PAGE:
WORKING ABROAD / AUG. 12, 2014
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How to Master Business Etiquette in Bangladesh

Bangladesh is considered to be one of the most interesting business and economic cases in the world today. Despite suffering from intense conflicts, political instability, domestic strife, inadequate infrastructure and the financial crisis, the nation of Bangladesh continues to grow its economy by six percent each year. Does this spell a business opportunity?

With a gross domestic product of more than a quarter of a trillion dollars, a low unemployment rate of just under five percent and various lucrative industries, Bangladesh can be considered prime real estate for investors. Although its political troubles don’t seem likely to dwindle, the country can still offer many prospects in relation to cotton, metals, natural gas, sugar and tea.

If you’re seeking out foreign land that has an array of opportunities to provide you with then Bangladesh may be the best place to do it, as long as you adapt to its culture and speak the local language. With that being said, here are five business etiquettes to know in Bangladesh:

Communication

Bangla, also known as Bengali, is the official language of Bangladesh. English is the second most popular language spoken in the country.

The way individuals communicate in Bangladesh depends on how well people know each other. If you’re an acquaintance then expect the other person to speak indirectly, while close friends, colleagues or relatives will be direct in their communications. The reason for this is that people like to avoid confrontation and being rude.

An arm’s length is the best approach to take when talking to somebody. For members of the same sex, things like putting your hands on the other person’s shoulders, touching the arm or holding hands is rather acceptable, except in formal arrangements or in the company of strangers.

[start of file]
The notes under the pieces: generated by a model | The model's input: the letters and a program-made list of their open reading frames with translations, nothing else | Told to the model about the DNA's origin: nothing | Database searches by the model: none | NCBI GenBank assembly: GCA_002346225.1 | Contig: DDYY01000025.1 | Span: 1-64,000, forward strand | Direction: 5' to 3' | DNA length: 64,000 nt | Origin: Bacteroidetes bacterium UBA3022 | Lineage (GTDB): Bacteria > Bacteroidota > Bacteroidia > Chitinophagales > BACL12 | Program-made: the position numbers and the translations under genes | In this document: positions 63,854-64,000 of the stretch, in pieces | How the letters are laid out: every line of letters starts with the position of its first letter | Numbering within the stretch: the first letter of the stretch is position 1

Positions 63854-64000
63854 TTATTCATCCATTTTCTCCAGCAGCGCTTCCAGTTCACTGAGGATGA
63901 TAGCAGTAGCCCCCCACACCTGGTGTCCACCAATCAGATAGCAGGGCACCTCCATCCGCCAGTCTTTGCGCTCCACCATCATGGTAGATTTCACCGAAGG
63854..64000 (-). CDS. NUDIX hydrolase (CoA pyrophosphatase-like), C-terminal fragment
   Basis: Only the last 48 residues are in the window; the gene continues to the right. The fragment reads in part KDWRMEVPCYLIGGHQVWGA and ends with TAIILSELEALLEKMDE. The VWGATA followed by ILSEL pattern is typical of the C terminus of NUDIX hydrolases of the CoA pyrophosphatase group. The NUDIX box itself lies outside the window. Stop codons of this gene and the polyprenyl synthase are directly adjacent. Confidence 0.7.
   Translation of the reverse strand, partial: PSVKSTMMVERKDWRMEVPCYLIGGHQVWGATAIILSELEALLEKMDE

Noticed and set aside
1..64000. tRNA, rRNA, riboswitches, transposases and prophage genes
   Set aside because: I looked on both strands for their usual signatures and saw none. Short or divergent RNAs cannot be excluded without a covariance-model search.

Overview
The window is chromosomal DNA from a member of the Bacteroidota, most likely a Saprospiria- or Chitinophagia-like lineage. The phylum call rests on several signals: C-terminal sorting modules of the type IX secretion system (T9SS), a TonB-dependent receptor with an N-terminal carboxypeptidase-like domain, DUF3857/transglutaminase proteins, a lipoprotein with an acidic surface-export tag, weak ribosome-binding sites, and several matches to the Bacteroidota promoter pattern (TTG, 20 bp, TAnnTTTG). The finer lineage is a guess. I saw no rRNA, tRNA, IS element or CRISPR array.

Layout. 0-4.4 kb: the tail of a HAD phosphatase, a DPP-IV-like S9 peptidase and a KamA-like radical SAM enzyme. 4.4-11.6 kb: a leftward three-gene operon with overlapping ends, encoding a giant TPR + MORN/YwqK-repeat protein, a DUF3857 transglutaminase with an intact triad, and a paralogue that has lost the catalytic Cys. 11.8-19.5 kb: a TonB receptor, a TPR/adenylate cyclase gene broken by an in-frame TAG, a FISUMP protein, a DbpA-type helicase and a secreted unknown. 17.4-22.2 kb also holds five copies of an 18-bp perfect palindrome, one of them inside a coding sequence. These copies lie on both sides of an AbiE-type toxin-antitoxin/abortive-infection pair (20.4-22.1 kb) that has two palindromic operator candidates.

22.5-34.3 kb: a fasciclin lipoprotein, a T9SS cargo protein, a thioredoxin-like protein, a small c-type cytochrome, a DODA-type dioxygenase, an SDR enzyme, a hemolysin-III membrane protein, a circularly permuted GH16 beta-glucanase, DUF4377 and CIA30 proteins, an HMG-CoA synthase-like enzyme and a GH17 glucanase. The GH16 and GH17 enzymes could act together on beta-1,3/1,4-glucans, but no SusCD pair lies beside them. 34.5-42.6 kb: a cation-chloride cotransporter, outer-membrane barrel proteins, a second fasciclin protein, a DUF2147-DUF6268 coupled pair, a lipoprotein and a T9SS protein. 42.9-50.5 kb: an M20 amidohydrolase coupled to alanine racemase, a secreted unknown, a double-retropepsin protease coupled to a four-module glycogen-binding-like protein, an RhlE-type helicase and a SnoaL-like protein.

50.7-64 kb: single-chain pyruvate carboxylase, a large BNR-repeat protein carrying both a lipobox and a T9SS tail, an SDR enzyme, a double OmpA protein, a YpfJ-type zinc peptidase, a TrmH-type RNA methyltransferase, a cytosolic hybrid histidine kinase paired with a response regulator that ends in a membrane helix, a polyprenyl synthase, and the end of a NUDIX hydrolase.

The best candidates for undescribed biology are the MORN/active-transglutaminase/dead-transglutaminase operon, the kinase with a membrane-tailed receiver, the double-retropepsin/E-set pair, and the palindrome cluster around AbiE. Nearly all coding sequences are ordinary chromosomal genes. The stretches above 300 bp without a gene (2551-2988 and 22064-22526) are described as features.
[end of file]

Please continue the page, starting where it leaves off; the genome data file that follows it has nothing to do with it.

Maintaining eye contact with the individuals of the same gender is appropriate but not for too long. There is no direct eye contact between members of the opposite sex. In general, less eye contact can actually be seen as a sign of respect.

Dress Code

Conservative attire is required clothing for both men and women. Men will wear conservative suits with dark colors with shoes that are easy to put on and take off. Women, meanwhile, will sport conservative dresses, business suits and blouses – it’s best to avoid tight and revealing clothing.

Less casual clothing like jeans are not recommended for initial meetings.

Greetings

When men greet men, they will say “Salam Aleikum” and respond with “wa alaikum salam.” Light handshakes in business situations are suggested.

When women greet women, they will say the same thing. If they are well acquainted then they will engage in a light hug. It is quite rare to see two women shake hands.

When men greet women, the same verbal greetings are espoused, but there is very little contact. It is always best to wait until the lady extends her hand first to indicate that she wishes to shake hands.

Professional Titles & Business Cards

Professional titles are very important and individuals should address each other as Mr. and Mrs. followed by their surname. Moving forward, many people then refer to others by their surname succeeded by “ji,” which is viewed as a gesture of respect.

Business cards are allocated after the first greeting and handshake. When giving and receiving business cards, do so with your right hand, and be sure to treat the cards with the utmost care. This means that you should avoid writing on them or crumpling the cards.

Punctuality

Time is not strict in Bangladesh. In fact, the general population is quite casual when it comes to time: it is customary to be late to meetings, friends may be late by as much as two hours in social settings and time is offered freely unless they want to avoid you as much as possible.

Bangladesh is indeed an interesting country. Its history, culture, sights and people have contributed to the world and so much to the development of Bangladesh. As long as you respect its customs and traditions and be acceptable of their behavior then you should do rather well.

Have you previously conducted business in Bangladesh? Let us know in the comment section.

Photo by Wonderlane via Flickr.

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